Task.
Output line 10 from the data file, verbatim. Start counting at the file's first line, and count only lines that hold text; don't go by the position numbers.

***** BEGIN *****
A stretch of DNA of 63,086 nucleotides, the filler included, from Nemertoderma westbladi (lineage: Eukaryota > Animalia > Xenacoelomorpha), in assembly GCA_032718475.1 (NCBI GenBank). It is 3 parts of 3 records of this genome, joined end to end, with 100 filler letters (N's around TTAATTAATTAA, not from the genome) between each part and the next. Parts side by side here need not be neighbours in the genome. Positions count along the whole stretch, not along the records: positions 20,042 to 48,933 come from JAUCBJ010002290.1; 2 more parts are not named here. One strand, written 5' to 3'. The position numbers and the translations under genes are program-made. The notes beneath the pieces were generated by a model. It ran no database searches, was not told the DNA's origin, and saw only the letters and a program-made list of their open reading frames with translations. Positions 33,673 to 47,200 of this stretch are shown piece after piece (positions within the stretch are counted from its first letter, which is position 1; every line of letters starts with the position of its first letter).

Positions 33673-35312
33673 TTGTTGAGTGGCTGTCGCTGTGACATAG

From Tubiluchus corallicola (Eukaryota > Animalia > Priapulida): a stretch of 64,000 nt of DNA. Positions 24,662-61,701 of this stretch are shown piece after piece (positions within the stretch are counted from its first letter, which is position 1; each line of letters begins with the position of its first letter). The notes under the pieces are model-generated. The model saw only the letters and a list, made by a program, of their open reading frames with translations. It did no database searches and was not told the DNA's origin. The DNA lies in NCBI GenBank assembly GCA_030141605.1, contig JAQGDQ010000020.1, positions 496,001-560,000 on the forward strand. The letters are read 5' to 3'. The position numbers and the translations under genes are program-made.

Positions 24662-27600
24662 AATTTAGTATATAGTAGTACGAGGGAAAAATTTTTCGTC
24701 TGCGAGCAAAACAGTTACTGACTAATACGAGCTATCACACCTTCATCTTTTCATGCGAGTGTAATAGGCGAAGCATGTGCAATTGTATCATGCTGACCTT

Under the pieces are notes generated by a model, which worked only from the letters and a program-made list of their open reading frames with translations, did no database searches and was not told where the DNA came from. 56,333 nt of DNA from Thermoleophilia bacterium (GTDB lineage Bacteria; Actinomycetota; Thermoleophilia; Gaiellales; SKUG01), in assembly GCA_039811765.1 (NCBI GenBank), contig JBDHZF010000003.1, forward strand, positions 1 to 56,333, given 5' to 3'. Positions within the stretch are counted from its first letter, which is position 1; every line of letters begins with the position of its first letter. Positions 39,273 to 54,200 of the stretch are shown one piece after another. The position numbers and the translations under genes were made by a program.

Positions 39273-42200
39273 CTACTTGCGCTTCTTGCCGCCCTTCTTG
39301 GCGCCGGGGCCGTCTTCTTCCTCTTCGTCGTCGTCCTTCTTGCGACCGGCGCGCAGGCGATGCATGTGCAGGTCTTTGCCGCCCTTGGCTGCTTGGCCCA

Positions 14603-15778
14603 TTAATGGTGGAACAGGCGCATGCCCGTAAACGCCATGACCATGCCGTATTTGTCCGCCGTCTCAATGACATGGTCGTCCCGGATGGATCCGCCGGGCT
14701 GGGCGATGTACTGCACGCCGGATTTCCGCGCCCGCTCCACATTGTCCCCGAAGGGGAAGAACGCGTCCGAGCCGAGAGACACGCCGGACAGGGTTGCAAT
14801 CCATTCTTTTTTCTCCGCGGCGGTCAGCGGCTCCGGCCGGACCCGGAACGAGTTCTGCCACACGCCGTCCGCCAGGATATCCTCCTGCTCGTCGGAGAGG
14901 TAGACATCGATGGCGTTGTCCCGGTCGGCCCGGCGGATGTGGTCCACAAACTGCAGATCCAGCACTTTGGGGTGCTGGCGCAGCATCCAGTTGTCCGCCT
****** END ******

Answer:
39273 CTACTTGCGCTTCTTGCCGCCCTTCTTG